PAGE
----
As ofJanuary 1, 2019, in order to register a boat in Belgium, and fly the Belgian flag, it will require at least 50 percent ownership by a Belgian citizen or resident in the territory. We tried to find out more about what could represent a real revolution among all boaters by contacting Mauro Righetti of theSea Way Nautical Agency, who fleeced the Belgian “Official Gazette” (Moniteur), where Article 5 of the July 17 law says the above.
EITHER YOU ARE BELGIAN, OR YOU LIVE IN BELGIUM, OR GOODBYE
“As of January 1, 2019,” Righetti began, “Italians who would like the coveted Lettre de Pavillon, or Belgian permit to sail their boat at sea, will no longer be able to do so. What has happened? In Belgium you had two options: the first was to get this permit with which to fly the Belgian flag (it was renewed every five years, by wire transfer: you returned the old flag and they gave you a new one), and the second was to register the boat, with which you could also sail in Belgian inland waters.
For this second scenario, you needed to be a resident of Belgium. Now with the new law, in order to register the boat in the Belgian registry (thus, either with registration or with Lettre de Pavillon), it will be necessary that the ownership is at least 50 percent owned by a Belgian citizen or a resident of the territory.”
THE ADVANTAGES OF THE BELGIAN FLAG
A good problem because there are so many Italian boaters who have chosen the Belgian flag because, compared to the Italian flag, you are not stifled by bureaucracy and controls. Tells Righetti, “there is no need for a safety certificate, you are not liable to inspection by the certifying bodies, the equipment on board is established based on the common sense of those who go to sea and there are also advantages on buying and selling a Belgian-flagged vessel, because registration of the deed with the Internal Revenue Service is not required, which saves a lot of money.”
One – temporary – solution could be an early renewal of the Lettre de Pavillon by Jan. 1: the new Belgian law, which will still need an implementing decree to take effect, will not have retroactive effect. So if a yachtsman has been flying the Belgian flag for three years, he can send in his renewal application and hopefully he can go another five years before he is forced to change flag countries.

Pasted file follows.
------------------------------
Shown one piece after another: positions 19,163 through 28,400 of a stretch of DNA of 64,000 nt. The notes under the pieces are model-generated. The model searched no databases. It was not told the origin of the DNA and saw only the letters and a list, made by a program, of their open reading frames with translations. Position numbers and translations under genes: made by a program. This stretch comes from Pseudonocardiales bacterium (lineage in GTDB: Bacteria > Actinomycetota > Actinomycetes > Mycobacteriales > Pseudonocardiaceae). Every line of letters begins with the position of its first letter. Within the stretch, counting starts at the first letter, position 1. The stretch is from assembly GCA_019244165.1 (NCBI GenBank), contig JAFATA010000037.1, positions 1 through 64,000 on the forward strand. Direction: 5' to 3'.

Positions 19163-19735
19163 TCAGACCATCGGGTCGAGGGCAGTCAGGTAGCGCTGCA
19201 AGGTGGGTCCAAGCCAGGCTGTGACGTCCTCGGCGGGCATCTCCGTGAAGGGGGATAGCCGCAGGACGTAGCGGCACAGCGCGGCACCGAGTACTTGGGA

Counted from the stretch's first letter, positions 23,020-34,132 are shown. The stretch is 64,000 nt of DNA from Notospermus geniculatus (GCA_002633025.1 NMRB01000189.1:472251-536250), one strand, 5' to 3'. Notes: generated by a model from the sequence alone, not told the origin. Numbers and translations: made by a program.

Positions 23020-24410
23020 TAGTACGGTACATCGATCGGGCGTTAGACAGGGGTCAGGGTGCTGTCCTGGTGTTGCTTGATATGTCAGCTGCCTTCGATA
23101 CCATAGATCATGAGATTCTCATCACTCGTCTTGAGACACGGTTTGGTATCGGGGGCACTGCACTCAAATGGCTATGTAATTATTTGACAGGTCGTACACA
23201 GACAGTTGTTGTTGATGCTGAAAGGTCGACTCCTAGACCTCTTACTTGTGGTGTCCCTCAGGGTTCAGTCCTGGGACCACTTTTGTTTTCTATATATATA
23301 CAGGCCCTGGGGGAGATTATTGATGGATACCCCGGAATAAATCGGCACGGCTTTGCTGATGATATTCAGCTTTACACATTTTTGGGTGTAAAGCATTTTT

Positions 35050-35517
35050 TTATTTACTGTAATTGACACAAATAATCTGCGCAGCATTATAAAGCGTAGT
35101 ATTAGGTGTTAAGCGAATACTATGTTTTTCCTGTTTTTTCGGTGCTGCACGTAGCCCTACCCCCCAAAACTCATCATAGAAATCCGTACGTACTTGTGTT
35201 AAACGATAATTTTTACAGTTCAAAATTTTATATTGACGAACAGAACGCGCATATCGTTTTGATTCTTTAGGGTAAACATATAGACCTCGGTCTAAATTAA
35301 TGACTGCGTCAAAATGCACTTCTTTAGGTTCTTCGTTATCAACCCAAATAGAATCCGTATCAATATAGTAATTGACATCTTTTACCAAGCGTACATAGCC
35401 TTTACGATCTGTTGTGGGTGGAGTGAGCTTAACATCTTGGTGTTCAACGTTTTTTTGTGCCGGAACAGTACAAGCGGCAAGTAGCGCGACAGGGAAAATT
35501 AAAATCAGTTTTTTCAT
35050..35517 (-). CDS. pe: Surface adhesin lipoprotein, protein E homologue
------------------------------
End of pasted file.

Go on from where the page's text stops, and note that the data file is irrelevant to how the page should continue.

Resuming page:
“I don’t feel like recommending this solution.”, says Righetti, “because the Belgian bureaucracy’s timeframe, while fast, involves a few weeks of waiting, and since it is October, I would hate to see those who had sent in their early renewal request have it rejected due to expiration of the deadline, effectively having the years that still separated them from the expiration of the canonical five years ‘cancelled’.”
Is there any solution other than returning to the Italian flag (perhaps hoping that the bureaucracy will be streamlined?), perhaps with flags that do not require a safety certificate? “We’re trying to figure it out ourselves,” Righetti concludes, “non-European countries aside (which still have higher practice management costs), the best choice for those who will decide to stay EU-flagged, at the moment, seems to be Malta.”
DUTCH FLAG? NO!
What about the Dutch flag? “Nothing, even that is not a viable solution, it is no longer issued to Italian citizens., following the political querelle that was sparked when last June a German ship Lifeline took on board 226 migrants who had attempted to cross the Mediterranean Sea. Owned and operated by the German organization Mission Lifeline, it sailed under the flag of the Netherlands but was rejected by Italian authorities.” Mauro Righetti discusses it in depth here: those who still have Dutch flags can beat them until the period between renewals (two years) expires. Presumably the Belgian government, intimidated by the Dutch case and the possibility of NGO registration of ships (if a boat flies the flag of a country, one is subject to the laws of that country on board), opted for the most prudent of hypotheses: “turn off the taps.”